Currently, when alcohol gets into the wrong hands, the liquor store will face either a large fine or a loss of its license altogether. Fine is not confident that same scrutiny will apply to third-party delivery and says these major businesses would be able to easily handle the fines.
“There is no accountability. Sure, they could probably fire the (driver) but he or she's just a gig worker. They have about 10 more that they can hire and Kroger's not going to lose their liquor license,” Fine said.
There is a stipulation in the ballot measure that delivery companies must obtain a liquor delivery permit and the proposal would require the drivers to be at least 21, complete a certification program, verify the recipient’s legal age and refuse delivery to anyone who is visibly intoxicated. It also makes the delivery companies and the workers liable for alcohol getting into the wrong hands.
Across the state, there are about 1,600 mom-and-pop wine and spirit stores.
While this proposal could help some small businesses like restaurants, there is also a worry that with grocery stores and convenience stores being able to deliver alcohol, many of the mom-and-pop liquor stores will experience a decline in sales and could be forced to lay off staff or shut down altogether.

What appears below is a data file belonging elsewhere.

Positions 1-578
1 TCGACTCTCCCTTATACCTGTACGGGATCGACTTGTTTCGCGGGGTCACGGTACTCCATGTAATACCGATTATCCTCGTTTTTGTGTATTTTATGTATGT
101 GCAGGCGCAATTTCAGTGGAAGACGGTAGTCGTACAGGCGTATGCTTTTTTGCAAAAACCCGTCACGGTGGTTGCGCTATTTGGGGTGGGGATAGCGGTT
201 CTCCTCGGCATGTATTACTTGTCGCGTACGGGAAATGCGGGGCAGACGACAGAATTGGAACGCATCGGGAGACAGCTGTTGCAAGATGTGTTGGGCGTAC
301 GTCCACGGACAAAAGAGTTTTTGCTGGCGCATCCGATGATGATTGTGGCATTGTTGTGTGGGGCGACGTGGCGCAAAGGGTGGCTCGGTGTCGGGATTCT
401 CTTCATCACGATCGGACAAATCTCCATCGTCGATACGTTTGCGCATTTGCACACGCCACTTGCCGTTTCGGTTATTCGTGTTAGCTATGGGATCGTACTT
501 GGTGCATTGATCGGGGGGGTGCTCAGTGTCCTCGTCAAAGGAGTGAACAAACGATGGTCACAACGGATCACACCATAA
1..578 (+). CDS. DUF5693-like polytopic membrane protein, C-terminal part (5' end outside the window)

The pandemic changed the way consumers across Colorado shop. From household items to dinner to groceries and even alcohol, delivery has become a major part of the shopper experience.
In November, it will be up to voters to decide whether they want alcohol delivery to stick around permanently.
Full ballot guide
Editor's Note: Denver7 360 | In-Depth explores multiple sides of the topics that matter most to Coloradans, bringing in different perspectives so you can make up your own mind about the issues. To comment on this or other 360 In-Depth stories, email us at email@example.com or use this form. See more 360 | In-Depth stories here.